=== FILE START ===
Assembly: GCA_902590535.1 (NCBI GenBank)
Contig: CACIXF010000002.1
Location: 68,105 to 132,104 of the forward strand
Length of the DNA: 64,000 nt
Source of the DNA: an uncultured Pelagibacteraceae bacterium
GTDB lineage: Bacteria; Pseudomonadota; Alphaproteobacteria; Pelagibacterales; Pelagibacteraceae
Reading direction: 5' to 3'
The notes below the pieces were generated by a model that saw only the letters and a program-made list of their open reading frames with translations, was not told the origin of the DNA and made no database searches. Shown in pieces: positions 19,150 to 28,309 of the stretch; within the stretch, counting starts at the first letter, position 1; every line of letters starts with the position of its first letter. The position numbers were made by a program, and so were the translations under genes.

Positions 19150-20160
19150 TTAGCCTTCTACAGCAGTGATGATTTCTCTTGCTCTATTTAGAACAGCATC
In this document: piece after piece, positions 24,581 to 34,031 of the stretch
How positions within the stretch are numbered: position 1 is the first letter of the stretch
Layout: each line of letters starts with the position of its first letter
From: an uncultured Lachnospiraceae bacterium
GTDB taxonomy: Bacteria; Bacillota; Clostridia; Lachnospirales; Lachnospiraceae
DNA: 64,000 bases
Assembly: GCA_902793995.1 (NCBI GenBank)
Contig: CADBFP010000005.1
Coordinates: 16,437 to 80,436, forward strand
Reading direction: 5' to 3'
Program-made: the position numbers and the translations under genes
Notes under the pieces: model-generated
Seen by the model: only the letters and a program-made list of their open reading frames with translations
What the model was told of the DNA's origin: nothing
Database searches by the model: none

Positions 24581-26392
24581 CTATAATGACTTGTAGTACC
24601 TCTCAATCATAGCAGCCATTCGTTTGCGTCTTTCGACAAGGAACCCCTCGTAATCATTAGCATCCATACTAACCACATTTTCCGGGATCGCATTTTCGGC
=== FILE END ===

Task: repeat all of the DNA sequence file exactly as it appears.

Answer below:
Assembly: GCA_902590535.1 (NCBI GenBank)
Contig: CACIXF010000002.1
Location: 68,105 to 132,104 of the forward strand
Length of the DNA: 64,000 nt
Source of the DNA: an uncultured Pelagibacteraceae bacterium
GTDB lineage: Bacteria; Pseudomonadota; Alphaproteobacteria; Pelagibacterales; Pelagibacteraceae
Reading direction: 5' to 3'
The notes below the pieces were generated by a model that saw only the letters and a program-made list of their open reading frames with translations, was not told the origin of the DNA and made no database searches. Shown in pieces: positions 19,150 to 28,309 of the stretch; within the stretch, counting starts at the first letter, position 1; every line of letters starts with the position of its first letter. The position numbers were made by a program, and so were the translations under genes.

Positions 19150-20160
19150 TTAGCCTTCTACAGCAGTGATGATTTCTCTTGCTCTATTTAGAACAGCATC
In this document: piece after piece, positions 24,581 to 34,031 of the stretch
How positions within the stretch are numbered: position 1 is the first letter of the stretch
Layout: each line of letters starts with the position of its first letter
From: an uncultured Lachnospiraceae bacterium
GTDB taxonomy: Bacteria; Bacillota; Clostridia; Lachnospirales; Lachnospiraceae
DNA: 64,000 bases
Assembly: GCA_902793995.1 (NCBI GenBank)
Contig: CADBFP010000005.1
Coordinates: 16,437 to 80,436, forward strand
Reading direction: 5' to 3'
Program-made: the position numbers and the translations under genes
Notes under the pieces: model-generated
Seen by the model: only the letters and a program-made list of their open reading frames with translations
What the model was told of the DNA's origin: nothing
Database searches by the model: none

Positions 24581-26392
24581 CTATAATGACTTGTAGTACC
24601 TCTCAATCATAGCAGCCATTCGTTTGCGTCTTTCGACAAGGAACCCCTCGTAATCATTAGCATCCATACTAACCACATTTTCCGGGATCGCATTTTCGGC